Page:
But I'm still here. I'm stubborn.
NAD: And then you start a newspaper while flat on your back, right? And it's still going. How did you manage that?
Actually, the idea for the paper came in 1994, a few months before the transplants, but it started out as a weekly newsletter — essentially, a blog before there were blogs — and I didn't want to launch it til my health was stable enough for the weekly commitment, which wasn't 'til '96.
Beyond that, it wasn't something "I" managed; ETS! expanded out into becoming a community newspaper that dozens of volunteers help write for, edit, lay out, proofread, print, and distribute each issue.
A lot of people are responsible for its success.
NAD: Does your favorite coffee cup have words on it? What are they?
I despise coffee.
My sweetie, however, drinks enough for both of us.
NAD: What did you absolutely have to get done by noon today?
I always feel like crap physically until about noon.
My best hours are late evenings.
NAD: How about by Christmas 2009?
Everything else is gravy.
NAD: What else would you like to add? What else should I have asked?
Obviously, my health would be a great excuse for not being more engaged in the community and the world.
But I have a strong belief in giving toward the common good — I'm also involved in a number of other things we haven't touched on here.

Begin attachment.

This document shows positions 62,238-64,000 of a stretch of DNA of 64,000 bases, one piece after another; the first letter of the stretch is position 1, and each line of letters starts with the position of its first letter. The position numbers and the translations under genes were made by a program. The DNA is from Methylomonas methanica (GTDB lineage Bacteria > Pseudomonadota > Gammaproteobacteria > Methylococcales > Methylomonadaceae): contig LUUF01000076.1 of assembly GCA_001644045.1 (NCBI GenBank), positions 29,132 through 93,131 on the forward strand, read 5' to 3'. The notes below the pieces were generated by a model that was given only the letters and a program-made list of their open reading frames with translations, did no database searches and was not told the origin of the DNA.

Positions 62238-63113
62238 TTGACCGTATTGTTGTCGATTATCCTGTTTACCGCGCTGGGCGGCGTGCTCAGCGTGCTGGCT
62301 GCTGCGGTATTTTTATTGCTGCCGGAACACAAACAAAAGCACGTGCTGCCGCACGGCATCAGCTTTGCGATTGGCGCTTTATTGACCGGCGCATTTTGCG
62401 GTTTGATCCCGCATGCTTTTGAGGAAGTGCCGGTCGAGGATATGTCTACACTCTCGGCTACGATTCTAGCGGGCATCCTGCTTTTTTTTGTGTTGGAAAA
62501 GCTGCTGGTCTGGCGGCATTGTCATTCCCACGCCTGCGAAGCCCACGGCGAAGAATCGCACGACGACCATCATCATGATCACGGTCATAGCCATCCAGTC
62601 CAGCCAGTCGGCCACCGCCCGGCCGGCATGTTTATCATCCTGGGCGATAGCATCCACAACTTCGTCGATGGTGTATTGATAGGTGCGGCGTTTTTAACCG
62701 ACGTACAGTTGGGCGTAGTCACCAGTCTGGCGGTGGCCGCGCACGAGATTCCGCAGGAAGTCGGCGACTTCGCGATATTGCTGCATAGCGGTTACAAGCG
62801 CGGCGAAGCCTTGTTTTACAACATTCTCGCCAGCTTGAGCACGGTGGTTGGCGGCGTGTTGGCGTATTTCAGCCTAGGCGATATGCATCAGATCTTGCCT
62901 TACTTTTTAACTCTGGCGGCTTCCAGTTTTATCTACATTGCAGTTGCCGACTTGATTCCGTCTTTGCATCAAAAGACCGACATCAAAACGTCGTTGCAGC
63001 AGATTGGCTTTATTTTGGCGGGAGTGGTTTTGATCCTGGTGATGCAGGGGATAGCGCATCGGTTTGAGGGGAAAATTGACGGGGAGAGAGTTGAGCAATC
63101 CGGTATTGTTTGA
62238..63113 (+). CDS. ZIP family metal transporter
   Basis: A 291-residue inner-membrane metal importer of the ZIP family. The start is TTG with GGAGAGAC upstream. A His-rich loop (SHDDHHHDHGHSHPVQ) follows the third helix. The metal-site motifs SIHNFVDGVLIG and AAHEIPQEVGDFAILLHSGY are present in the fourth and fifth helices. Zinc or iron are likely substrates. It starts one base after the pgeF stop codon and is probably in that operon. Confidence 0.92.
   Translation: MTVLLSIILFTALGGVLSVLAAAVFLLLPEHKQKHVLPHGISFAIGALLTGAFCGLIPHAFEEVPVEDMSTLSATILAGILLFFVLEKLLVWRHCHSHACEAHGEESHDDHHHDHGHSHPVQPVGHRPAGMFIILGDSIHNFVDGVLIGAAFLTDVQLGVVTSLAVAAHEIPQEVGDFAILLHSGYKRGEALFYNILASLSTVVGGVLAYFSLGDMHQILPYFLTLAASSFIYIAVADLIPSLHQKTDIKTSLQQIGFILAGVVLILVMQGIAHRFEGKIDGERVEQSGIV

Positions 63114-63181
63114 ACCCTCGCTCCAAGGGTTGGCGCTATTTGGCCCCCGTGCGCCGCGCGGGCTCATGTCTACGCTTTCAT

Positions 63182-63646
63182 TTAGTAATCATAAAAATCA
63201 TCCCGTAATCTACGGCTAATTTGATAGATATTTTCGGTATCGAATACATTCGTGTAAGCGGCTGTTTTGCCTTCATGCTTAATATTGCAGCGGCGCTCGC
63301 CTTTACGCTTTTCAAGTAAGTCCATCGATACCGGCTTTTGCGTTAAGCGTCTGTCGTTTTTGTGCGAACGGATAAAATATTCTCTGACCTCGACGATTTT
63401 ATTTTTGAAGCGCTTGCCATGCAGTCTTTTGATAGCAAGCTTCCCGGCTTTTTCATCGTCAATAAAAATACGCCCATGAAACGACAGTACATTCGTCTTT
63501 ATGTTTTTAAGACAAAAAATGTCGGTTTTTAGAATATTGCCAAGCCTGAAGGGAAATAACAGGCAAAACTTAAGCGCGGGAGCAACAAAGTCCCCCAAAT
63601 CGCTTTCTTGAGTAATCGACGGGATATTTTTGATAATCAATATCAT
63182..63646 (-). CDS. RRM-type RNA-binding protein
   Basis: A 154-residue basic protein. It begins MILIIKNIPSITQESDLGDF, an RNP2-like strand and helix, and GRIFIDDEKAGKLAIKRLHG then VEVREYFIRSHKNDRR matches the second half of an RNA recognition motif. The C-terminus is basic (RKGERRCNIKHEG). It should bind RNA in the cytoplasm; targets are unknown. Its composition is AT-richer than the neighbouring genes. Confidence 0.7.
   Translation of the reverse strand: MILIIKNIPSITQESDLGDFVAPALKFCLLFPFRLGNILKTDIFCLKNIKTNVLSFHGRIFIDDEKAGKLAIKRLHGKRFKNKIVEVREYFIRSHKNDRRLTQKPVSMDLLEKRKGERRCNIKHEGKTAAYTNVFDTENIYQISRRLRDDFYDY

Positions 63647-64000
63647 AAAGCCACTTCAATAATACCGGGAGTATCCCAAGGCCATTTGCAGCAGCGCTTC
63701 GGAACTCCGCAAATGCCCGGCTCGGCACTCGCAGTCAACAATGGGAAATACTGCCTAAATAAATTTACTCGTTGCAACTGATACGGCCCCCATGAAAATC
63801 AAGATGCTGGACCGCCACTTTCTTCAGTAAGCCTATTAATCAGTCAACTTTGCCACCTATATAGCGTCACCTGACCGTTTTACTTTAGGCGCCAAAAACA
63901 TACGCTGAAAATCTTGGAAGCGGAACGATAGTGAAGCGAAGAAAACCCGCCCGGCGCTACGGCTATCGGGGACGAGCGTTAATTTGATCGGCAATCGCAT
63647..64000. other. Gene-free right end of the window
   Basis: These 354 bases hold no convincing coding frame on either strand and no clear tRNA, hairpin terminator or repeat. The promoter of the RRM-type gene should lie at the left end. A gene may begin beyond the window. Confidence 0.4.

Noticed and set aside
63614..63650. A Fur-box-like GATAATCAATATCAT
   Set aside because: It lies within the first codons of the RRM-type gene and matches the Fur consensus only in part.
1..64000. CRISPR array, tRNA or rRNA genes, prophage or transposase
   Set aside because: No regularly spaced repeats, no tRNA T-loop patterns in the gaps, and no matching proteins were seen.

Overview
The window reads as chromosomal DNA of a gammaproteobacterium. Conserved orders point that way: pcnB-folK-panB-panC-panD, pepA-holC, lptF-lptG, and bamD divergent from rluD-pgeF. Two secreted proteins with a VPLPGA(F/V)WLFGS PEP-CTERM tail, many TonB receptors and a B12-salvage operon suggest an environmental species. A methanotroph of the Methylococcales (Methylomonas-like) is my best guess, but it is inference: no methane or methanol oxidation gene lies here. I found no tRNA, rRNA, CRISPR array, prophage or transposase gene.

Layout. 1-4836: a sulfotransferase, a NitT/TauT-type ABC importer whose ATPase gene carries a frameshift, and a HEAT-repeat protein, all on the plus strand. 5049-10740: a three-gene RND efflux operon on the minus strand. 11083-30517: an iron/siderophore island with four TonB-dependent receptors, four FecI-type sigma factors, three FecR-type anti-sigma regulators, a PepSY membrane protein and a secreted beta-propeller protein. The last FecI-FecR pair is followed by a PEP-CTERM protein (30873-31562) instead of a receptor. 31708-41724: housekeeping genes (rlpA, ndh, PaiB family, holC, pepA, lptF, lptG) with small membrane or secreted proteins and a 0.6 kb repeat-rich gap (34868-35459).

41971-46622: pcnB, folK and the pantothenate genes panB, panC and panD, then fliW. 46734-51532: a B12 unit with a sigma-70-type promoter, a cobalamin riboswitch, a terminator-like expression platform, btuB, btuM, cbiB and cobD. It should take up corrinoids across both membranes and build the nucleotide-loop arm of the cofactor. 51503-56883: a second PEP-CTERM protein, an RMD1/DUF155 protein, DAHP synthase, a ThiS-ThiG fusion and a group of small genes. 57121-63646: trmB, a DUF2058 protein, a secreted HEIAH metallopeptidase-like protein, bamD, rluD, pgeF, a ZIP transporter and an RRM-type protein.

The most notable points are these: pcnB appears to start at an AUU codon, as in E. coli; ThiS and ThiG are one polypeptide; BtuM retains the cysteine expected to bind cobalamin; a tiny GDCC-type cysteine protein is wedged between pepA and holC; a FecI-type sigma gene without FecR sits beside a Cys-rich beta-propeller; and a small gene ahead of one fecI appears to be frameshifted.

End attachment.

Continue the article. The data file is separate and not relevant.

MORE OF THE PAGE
And long before the health stuff came up, really even as a teenager, I've always known that the world I'd really like to see won't happen in my lifetime; it would just be too radical a shift to happen that quickly.
So I do what I can to pull it in that direction and improve the lives of people around me, as folks before me did and as the generations following me will continue to do.
So I've always thought of my work as a long-term struggle, and never gotten too excited over the victories nor discouraged by the setbacks.
That's why I've never burned out.
I'm in it for the long haul.
And as my health stuff attests, I'm really, really stubborn.
What that means is that I've been doing community organizing, activism, and agitation for over 30 years, and in that time I've seen some really amazing victories as well as slow but important changes.
I think we as activists continually underestimate sthe impact we have, both in terms of political and cultural efficacy and in terms of the effect we have on the people around us.
Nonviolent revolution really does happen one person at a time, and we have a lot more power than we think we do.
THE New American Dream Feature Interviews
If you search the archives below, you will find, in a sort of order [last to first], interviews with:
Bill Polonsky, Yukon 9/11 Truth
Daphne Webb, Denver writer, activist, green wedding planner
Michael Boldin, a populist blooms in L.A.
Greg Mitchell, editor of Editor & Publisher magazine
Will Braun, editor of Geez Magazine,
Ben Heine, political artist in Belgium
Matt Sullivan, editor of The Rock Creek Free Press
Sam Smith, editor of The Progressive Review
Jarek Kupsc, 9/11 Truth filmmaker, "The Reflecting Pool"
Bill O'Driscoll, arts editor, Pittsburgh City Paper
Gerry McCarthy, editor of The Social Edge